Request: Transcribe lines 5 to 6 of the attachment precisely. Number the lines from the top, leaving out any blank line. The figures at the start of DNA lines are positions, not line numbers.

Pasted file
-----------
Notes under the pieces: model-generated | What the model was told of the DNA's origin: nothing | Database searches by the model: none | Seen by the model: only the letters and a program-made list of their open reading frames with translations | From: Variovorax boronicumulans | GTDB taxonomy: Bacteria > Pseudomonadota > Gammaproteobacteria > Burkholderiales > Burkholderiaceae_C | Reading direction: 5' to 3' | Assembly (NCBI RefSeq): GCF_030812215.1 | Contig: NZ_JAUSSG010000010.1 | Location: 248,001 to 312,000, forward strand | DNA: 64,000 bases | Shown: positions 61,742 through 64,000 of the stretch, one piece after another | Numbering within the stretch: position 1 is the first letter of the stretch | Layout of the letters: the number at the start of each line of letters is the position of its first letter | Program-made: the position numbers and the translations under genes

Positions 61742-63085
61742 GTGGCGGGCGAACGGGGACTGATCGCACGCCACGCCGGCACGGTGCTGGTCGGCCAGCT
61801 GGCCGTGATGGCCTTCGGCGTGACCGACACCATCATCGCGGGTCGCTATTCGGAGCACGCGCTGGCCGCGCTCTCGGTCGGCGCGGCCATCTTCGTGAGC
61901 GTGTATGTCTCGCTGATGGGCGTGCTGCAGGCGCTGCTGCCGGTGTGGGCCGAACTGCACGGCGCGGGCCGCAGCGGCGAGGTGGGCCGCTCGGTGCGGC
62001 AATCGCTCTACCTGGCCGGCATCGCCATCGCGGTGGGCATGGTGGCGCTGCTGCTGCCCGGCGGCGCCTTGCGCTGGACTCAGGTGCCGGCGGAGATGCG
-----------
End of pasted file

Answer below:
61901 GTGTATGTCTCGCTGATGGGCGTGCTGCAGGCGCTGCTGCCGGTGTGGGCCGAACTGCACGGCGCGGGCCGCAGCGGCGAGGTGGGCCGCTCGGTGCGGC
62001 AATCGCTCTACCTGGCCGGCATCGCCATCGCGGTGGGCATGGTGGCGCTGCTGCTGCCCGGCGGCGCCTTGCGCTGGACTCAGGTGCCGGCGGAGATGCG